Wild times in the California weather world
Welp, here we go again. After a long period (a full season, really) of different kinds of exceptional weather conditions all around California, there’s yet one more big storm to come in the immediate future (discussed below). But what has transpired in the past, oh, 48 hours or so? Well:
- A “Pineapple Express”-type atmospheric river brought very heavy precipitation (heavy low-mid elevation rain, including atop an existing snowpack in many places, and extremely heavy high elevation snow) to central California. Widespread and locally serious flooding occurred in the Southern Sierra watersheds (including Kern and Tulare watersheds) as well as in the agricultural centers of Monterey/Santa Cruz Counties (especially the community of Pajaro, near Watsonville, that has been completely inundated by rising waters caused by a nearby levee break on the Pajaro River).
- Despite lower and middle elevation snowmelt, the addition of new high elevation snow and absorption of rainwater by the snowpack at middle elevations has resulted in what appears to be a new record regional snowpack (in terms of SWE) for the Southern Sierra, and possibly also for the Central Sierra. These snowpacks will likely grow yet more this coming week–exceeding all-time record levels by an even wider margin. Although this record SWE will most likely not contribute substantially to flood risk this week, I am becoming increasingly concerned what it may imply regarding flood risk from late March through April or May. (Stay tuned.)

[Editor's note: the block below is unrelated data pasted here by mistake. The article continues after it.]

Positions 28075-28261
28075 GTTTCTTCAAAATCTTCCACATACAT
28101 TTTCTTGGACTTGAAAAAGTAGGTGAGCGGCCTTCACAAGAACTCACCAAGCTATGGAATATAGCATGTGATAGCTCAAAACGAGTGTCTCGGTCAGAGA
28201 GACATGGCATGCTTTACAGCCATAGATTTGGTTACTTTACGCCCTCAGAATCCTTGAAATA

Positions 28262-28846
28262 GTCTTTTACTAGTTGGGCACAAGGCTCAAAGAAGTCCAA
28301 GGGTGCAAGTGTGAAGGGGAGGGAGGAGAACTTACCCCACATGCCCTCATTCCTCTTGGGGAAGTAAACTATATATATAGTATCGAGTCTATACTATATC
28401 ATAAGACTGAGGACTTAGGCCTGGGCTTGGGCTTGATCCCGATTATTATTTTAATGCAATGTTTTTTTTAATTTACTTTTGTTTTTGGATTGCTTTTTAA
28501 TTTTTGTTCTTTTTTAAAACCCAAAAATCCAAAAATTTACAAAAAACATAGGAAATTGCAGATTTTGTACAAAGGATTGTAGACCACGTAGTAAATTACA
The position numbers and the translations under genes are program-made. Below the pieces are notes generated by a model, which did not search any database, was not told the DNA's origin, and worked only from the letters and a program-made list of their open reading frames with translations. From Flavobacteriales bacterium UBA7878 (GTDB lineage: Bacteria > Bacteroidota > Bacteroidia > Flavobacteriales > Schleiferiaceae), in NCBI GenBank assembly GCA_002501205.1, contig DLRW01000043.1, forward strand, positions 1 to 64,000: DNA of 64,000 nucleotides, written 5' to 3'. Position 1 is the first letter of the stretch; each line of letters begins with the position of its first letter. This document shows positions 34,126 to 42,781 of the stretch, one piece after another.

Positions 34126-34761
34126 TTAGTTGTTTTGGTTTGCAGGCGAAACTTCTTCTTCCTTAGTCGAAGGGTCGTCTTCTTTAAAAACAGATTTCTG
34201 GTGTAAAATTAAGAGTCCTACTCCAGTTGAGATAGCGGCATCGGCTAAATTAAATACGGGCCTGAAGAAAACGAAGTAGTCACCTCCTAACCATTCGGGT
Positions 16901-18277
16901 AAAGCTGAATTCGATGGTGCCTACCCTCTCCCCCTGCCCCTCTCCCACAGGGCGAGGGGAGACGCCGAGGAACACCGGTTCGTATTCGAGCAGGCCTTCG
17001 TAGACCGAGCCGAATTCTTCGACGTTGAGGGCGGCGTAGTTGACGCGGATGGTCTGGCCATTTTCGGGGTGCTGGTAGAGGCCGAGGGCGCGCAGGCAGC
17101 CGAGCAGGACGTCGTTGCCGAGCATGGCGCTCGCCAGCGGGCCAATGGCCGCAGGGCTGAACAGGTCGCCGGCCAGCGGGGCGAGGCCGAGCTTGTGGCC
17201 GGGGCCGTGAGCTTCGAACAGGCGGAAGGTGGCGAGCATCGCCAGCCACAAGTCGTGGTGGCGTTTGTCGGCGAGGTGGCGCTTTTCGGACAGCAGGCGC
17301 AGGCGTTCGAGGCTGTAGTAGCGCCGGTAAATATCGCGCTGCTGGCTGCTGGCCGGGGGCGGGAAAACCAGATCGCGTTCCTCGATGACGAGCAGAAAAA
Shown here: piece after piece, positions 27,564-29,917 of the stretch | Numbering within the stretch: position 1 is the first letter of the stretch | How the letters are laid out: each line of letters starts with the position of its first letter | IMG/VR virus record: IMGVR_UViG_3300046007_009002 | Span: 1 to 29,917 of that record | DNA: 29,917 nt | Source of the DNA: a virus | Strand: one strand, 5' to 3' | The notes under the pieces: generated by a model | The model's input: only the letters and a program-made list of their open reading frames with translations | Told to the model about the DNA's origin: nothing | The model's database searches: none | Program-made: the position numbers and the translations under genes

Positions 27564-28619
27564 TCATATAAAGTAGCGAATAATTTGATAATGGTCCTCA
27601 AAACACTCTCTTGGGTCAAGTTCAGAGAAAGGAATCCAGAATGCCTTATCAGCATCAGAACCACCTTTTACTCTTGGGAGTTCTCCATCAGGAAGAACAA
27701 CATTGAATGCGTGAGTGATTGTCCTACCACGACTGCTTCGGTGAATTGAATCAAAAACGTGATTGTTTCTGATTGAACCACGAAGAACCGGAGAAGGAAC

- The “break” between storms in NorCal has been anything but in some localized spots. Yesterday, several areas of thunderstorms developed in the Central Valley, including isolated true “supercell” thunderstorms that ultimately produced damaging large hail, flash flooding, and at least one confirmed tornado in the Central Valley and lower Sierra foothills. Additional isolated severe storms are possible this afternoon, posing hazards in their own right but also keeping soils saturated ahead of the next big storm.
Another moderate to strong atmospheric river Mon-Tue may produce “outsized” flood and wind impacts due to extremely wet antecedent conditions
There is an unusual amount of uncertainty for such a short-range forecast regarding exactly how the Mon-Tue atmospheric river will look at the point of landfall, and this has some pretty consequential implications for flood and wind damage-related impacts. Here’s a quick overview:
A moderate to strong atmospheric river, once again with deep subtropical origins (i.e., the “Pineapple Express”) will make landfall in northern and/or central California–bringing a period of widespread moderate to heavy rainfall to a wider swath of the state than the Friday event (i.e., some moderate to locally heavy rainfall will extend into most of SoCal as well). Unlike the previous event, this AR will be associated with a rapidly deepening surface low rather close to the NorCal coast. This will raise the potential for widespread and possibly damaging winds well beyond what was observed in the previous storm. It will also potentially amplify the AR on final approach, depending on precisely how much the surface low deepens.